County Huber inmates locked down due to COVID-19 positives
Two work release dorms in the Taylor County jail have been locked down due to COVID-19 positives tests.
Taylor County sheriff Larry Woebbeking told members of the county’s law enforcement committee on Friday that Huber Dorms B and C have been locked down because five inmates have tested positive but are currently not showing symptoms. The dorms are large open rooms where the inmates who take part in the work release program sleep. According to Woebbeking, as of Friday no jail staff has tested positive.
Committee member Ray Soper asked if there is mandatory testing taking place of either inmates or staff members. According to Woebbeking, there is no mandatory testing for employees, but all inmates and those who have been arrested are tested on a regular basis.
Soper noted the processes in place to test the workers at nursing homes and said he thought the processes would have been similar for those working at the jail.
“I am not aware of any mandatory testing procedures,” Woebbeking said, adding that he was not sure as to what every other law enforcement agency in the state did.
As a result of the infections, the county is no longer accepting any Huber inmates for the time being.
In other law enforcement matters, committee members:
_ Received an update from Woebbeking about the deployment of body cameras. He said they have been well received by the deputies and are connecting with the squad camera systems well.
_ Approved the Taylor County Hazard Mitigation plan. This is a mandatory plan each county must develop and approve. It will go onto the full county board for approval later this month.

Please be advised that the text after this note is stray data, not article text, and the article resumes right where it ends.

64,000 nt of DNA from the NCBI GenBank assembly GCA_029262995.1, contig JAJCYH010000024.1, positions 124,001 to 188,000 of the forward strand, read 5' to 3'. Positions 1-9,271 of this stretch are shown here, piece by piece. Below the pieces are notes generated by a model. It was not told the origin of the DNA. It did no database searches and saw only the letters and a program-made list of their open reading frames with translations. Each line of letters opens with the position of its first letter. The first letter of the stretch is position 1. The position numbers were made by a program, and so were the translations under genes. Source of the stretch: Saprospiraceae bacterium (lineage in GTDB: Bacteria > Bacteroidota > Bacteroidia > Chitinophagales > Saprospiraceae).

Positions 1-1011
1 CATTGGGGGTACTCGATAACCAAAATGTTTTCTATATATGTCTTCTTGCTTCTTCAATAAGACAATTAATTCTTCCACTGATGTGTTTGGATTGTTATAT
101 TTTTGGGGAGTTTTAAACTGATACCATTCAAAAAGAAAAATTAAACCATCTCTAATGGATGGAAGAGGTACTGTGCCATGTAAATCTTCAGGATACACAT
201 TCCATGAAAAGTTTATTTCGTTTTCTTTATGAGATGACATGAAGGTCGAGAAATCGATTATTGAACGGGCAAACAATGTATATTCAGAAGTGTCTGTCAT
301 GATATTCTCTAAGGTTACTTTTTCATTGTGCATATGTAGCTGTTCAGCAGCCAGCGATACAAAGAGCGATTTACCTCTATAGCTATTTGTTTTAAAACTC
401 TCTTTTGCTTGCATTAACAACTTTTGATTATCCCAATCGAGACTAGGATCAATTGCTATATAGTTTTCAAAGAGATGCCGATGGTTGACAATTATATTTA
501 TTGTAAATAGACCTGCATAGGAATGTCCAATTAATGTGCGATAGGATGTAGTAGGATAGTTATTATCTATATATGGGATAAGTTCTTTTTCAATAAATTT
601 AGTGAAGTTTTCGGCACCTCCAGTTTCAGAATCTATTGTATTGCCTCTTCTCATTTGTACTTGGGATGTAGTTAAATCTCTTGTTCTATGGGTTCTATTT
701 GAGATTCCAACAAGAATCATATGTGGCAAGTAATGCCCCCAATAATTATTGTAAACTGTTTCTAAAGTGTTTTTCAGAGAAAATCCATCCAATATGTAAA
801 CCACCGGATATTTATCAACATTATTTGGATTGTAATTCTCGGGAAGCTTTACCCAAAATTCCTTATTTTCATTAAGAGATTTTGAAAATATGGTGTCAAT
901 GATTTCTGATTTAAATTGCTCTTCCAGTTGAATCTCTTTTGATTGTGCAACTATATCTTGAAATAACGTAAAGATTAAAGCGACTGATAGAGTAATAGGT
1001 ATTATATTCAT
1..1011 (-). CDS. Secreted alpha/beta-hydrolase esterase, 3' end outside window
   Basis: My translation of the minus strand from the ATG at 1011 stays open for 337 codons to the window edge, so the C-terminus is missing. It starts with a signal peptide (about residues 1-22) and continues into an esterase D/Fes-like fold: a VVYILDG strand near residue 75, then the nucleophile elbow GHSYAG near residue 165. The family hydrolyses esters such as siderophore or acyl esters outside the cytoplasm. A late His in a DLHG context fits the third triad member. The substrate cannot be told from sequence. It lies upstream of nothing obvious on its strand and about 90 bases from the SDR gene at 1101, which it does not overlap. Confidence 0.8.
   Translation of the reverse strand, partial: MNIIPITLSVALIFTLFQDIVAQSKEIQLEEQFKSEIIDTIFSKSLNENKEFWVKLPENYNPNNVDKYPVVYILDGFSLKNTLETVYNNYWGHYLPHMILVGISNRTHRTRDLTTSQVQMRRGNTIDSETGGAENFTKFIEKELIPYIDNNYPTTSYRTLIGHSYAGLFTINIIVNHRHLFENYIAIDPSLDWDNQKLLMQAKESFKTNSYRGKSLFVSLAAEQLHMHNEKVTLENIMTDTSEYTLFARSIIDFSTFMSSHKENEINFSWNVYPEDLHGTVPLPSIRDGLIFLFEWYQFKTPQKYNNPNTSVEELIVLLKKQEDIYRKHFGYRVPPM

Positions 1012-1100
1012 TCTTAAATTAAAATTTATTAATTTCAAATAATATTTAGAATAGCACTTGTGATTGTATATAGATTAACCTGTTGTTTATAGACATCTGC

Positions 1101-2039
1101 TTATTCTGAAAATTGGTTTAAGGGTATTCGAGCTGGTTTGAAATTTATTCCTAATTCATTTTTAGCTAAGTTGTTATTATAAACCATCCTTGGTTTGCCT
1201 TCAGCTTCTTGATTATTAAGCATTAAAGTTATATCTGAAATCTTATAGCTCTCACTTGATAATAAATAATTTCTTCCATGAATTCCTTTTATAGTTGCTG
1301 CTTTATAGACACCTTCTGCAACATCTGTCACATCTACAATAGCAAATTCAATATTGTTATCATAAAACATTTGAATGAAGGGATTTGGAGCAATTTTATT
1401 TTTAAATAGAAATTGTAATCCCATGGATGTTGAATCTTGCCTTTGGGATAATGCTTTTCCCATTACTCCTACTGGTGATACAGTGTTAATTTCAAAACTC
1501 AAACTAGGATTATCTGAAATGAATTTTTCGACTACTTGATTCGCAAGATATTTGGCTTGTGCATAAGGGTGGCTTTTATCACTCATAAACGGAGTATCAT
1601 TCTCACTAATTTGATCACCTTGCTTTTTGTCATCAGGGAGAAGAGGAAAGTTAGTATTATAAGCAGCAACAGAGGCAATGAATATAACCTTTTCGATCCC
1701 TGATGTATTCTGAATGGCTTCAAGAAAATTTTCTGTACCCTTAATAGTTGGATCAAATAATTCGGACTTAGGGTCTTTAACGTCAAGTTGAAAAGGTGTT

_ Approved an updated job description for the data records manager position. The revision was made at the request of the county’s human resources department to reflect the changes in job duties. Committee chairman Lester Lewis noted the job description was longer that two pages. He has opposed overly detailed job descriptions as being unnecessarily detailed. The job description will go to the county’s personnel committee for review and approval.
_ Discussed the impact that a delay in the Steve Bowers criminal trial will have on the law enforcement budget. Woebbeking had built his 2020 budget around no longer having to pay salary and benefits to Bowers. Bowers has been on paid administrative leave since 2017. The case was supposed to go to trial this month, but has been delayed until 2021. Woebbeking said in speaking with the Department of Justice, they are hopeful it will be done within the first part of 2021. The consensus was to take a wait and see approach before making any changes to the budget.